Because I don’t believe in wasting anyone’s time, and I know a lot of you follow me for my no nonsense nutrition advice, I’m going to start with my bottom line up front!
You’re Welcome. : – )
We have a lot of great life to live and no one needs to spend endless time worrying about food or reading more than is necessary to get to the point.
The Bottom Line on Intermittent Fasting
There is not adequate evidence proving that intermittent fasting (any of the versions of it) has a long term and significant positive effect on health. There are opinions, theories and preliminary evidence for potential benefit, net neutral, and potential harm.
Any eating pattern that you decide to try out should be something you think you can sustain long term – maybe even for the rest of your life. For almost all of us … the conclusion on intermittent fasting is that it’s not worth the try.
Feel free to forget about this topic and keep your focus on getting those fruits, veggies, whole grains, beans and nuts and be sure you stop eating when you’re full!
However, there may be some common sense takeaways we can learn from the data.
What is Intermittent Fasting?
There are several different types of intermittent fasting
- Alternate day fasting
- Modified fasting
- Time-restricted fasting
Alternate day fasting– this is when you go whole days without consuming any food. Normally, the fasting days are spread out throughout the week.
Modified fasting– this type of fasting allows 20-25% of estimated calorie needs on the designating fasting day. This type of fasting is the idea behind the 5:2 diet (I covered that one here), where estimated calorie needs are met 5 days a week and 20-25% calorie needs are met 2 days a week.
Time-restricted fasting– this type of fasting is dependent on time. Food is restricted in intervals ranging from 12-20 hours.
What Does the Research Say?
The big question everyone seems to be asking is will fasting help lower risk of diseases and lower bio markers in the body?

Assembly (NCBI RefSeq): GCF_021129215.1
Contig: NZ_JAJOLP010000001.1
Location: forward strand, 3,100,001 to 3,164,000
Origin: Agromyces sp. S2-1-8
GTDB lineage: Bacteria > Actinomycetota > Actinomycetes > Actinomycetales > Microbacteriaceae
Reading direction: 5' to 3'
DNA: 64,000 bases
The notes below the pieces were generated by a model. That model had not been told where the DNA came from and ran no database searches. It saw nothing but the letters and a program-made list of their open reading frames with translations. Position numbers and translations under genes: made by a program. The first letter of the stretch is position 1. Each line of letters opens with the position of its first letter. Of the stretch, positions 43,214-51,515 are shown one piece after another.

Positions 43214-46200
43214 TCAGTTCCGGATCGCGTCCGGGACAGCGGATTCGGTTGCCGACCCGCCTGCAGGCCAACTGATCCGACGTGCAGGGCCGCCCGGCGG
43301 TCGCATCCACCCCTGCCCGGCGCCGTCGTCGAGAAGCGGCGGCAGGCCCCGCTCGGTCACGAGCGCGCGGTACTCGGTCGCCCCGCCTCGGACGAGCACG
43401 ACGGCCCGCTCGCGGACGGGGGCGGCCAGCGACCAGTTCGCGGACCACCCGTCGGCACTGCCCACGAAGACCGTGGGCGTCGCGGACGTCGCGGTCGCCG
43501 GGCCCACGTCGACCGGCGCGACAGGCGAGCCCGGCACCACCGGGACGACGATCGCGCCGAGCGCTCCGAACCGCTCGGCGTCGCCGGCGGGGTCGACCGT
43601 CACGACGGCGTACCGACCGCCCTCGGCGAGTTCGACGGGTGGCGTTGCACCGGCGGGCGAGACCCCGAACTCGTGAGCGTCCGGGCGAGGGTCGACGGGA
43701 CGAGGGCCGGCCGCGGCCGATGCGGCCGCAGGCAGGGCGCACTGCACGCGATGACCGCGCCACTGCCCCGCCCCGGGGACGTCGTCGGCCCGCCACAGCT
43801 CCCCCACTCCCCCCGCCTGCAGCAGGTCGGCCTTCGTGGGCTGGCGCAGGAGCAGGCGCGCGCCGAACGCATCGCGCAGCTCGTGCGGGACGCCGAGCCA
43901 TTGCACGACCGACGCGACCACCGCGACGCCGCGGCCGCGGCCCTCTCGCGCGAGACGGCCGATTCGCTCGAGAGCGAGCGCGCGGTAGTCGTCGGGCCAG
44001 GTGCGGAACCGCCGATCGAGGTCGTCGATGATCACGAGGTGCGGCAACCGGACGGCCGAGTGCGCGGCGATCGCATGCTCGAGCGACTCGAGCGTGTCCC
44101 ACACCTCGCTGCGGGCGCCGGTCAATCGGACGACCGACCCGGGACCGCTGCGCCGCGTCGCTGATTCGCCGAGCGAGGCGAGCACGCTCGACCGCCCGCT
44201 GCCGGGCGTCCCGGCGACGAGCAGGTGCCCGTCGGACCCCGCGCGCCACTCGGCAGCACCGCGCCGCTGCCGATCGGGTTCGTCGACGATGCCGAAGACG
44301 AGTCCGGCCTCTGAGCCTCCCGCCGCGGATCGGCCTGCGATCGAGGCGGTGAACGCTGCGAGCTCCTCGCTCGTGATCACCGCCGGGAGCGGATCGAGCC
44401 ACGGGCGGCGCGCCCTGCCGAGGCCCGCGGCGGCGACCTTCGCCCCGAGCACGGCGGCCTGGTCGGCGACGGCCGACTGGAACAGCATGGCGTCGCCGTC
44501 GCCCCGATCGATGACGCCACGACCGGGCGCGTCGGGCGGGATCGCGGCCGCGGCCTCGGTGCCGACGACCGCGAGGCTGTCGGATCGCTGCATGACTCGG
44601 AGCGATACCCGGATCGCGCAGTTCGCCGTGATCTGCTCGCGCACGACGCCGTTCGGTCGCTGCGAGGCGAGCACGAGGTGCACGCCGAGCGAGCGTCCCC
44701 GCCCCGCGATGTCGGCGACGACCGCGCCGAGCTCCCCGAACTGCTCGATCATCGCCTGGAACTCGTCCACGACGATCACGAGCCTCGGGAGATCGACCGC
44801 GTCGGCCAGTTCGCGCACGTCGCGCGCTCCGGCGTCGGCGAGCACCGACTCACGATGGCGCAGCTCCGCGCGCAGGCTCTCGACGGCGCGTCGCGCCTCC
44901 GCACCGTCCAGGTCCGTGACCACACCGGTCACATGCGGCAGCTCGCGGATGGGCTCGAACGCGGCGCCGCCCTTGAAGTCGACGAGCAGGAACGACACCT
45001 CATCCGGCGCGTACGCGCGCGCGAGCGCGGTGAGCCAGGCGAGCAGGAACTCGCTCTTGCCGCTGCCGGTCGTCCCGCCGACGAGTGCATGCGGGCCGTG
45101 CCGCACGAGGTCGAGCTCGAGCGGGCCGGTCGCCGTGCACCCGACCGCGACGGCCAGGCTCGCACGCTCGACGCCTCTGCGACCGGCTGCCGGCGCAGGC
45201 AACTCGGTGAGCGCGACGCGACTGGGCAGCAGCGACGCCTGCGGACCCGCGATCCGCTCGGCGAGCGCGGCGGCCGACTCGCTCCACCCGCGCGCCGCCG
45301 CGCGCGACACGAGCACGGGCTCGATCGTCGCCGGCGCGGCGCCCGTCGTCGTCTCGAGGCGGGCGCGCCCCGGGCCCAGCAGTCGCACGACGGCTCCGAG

Well, it’s conflicting…
Most of the studies that have been done on this topic have been done on rodents. I hate to break it to you, but there is a difference between human metabolism and rodent metabolism. If I read anything that cites an animal model for the study, I conclude that while the study might be interesting and can help guide future research, the findings are not necessarily applicable to my life. So I often just ignore it and move on.
What about research in humans?
There’s a 2015 review of data published here, if you like to read peer reviewed journal articles.
Their conclusions? [Bolded emphasis placed by me : – ) ]
“Clinical research studies of fasting with robust designs and high levels of clinical evidence are sparse in the literature. Whereas the few randomized controlled trials and observational clinical outcomes studies support the existence of a health benefit from fasting, substantial further research in humans is needed before the use of fasting as a health intervention can be recommended.”
Then in 2016, a study came out on prolonged nightly fasting and breast cancer prognosis – a retrospective study of women who “recalled” their behaviors.
“Fasting less than 13 hours per night was associated with an increase in the risk of breast cancer recurrence compared with fasting 13 or more hours per night. Nightly fasting less than 13 hours was not associated with a statistically significant higher risk of breast cancer mortality or a statistically significant higher risk of all-cause mortality.”
In other words – in this (not the strongest kind of study design) study, they found a CORRELATION between 13 hours fasting and breast cancer recurrence, but they did not see any increase in death from breast cancer or from anything else. As a reminder (A REALLY IMPORTANT REMINDER!!) about math and statistics, just because there is a correlation, does not mean that something caused something else.